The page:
Amid the #InternationalWomensDay hashtags, the venus symbols, the red-colored uniforms of feminists around the world showing solidarity for the Women's March and the International Women's Strike and our favorite street-style icons sporting T-shirts emblazoned with messages such as 'pretty powerful' and 'power to the girl', Snapchat launched a range of custom filters to celebrate International Women's Day.
So far, so great!
While we do have reservations regarding its filters' often acting as a veil for narcissism, we applaud the social media platform for wanting to celebrate international feminism with filters to highlight the inspiring work of the likes of artist Frida Kahlo, civil rights activist Rosa Parks and scientist Marie Curie.
However, in their attempt to honour history's most empowering feminists, they may have actually failed, quite badly.
Users who attempted to use the 'Kahlo' filter reportedly found that it lightened their skin and eyes, while applying a virtual red lipstick, floral headdress, braids and the artists' signature unibrow.
While some users celebrated the custom filter, it has raised eyebrows in quite a few corners , given its seeming promotion of unrealistic and caucasian-orientated standards of beauty.
Given the fact Kahlo was of Spanish, Mexican and Indian heritage and injected her self-portraits with various indigenous themes and imagery, it feels unsettling and at odds with her work, that her skin could be perceived to need whitening.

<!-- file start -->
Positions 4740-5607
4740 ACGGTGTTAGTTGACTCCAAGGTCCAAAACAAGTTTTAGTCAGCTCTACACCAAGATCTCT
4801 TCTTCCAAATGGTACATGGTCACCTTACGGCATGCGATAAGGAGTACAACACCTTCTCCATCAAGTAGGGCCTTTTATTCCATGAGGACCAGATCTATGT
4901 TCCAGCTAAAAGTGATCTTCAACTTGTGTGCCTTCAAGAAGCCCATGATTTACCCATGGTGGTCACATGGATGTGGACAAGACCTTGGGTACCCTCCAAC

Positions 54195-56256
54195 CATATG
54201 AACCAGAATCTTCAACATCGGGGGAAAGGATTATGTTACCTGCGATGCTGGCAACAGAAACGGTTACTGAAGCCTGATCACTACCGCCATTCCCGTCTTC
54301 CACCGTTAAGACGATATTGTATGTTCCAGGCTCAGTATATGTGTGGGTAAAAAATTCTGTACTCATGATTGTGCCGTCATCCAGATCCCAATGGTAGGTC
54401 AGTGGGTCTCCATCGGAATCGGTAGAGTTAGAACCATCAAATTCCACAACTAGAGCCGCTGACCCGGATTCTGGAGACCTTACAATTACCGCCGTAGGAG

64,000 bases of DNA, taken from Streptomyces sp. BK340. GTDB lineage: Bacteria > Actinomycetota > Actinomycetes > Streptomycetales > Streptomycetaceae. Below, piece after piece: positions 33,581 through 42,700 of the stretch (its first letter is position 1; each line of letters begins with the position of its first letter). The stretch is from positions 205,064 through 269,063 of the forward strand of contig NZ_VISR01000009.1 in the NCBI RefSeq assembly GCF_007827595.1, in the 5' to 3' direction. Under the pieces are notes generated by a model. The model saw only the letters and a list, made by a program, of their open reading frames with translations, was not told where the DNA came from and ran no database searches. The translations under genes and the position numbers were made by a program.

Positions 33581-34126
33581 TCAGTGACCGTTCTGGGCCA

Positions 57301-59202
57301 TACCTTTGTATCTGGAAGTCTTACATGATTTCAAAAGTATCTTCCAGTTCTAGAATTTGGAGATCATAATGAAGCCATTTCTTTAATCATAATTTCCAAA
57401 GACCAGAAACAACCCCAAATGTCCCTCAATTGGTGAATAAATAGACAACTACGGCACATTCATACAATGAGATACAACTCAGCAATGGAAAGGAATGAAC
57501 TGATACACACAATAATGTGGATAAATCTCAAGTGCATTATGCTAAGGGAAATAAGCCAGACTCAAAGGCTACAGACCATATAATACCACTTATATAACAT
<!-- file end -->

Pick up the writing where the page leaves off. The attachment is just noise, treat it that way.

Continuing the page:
Of course, this isn't the first time the app has caused controversy for the way its beauty filters - including the floral head crown and butterflies background - appear to lighten skin tones and thin out facial features.
Last year, the company was criticised for promoting digital 'blackface' and using an anime-themed lens, according to the Guardian, that transformed the selfie into Asian caricatures with buck teeth.
To make matters worse, users who applied the app's recent Marie Curie filter found it added smokey eye make-up and lengthened eye lashes.
Now, we might be mistaken but we're pretty sure Curie is best known for being a Nobel Prize-winning physicist and chemist for her work on radioactivity, not her talents with a mascara wand and eyeshadow palette.
Does Curie's make-up better identify and celebrate her skills in the laboratory and impact in science and female education?
We think not.
On a day when women and men are trying to raise the profile of women, fight against gender equality and encourage more young women to study STEM (science, technology, engineering and mathematics) subjects, it doesn't feel right that unrealistic beauty standards and a seemingly white beauty agenda might be promoted.
ELLE UK has reached out to Snapchat for comment.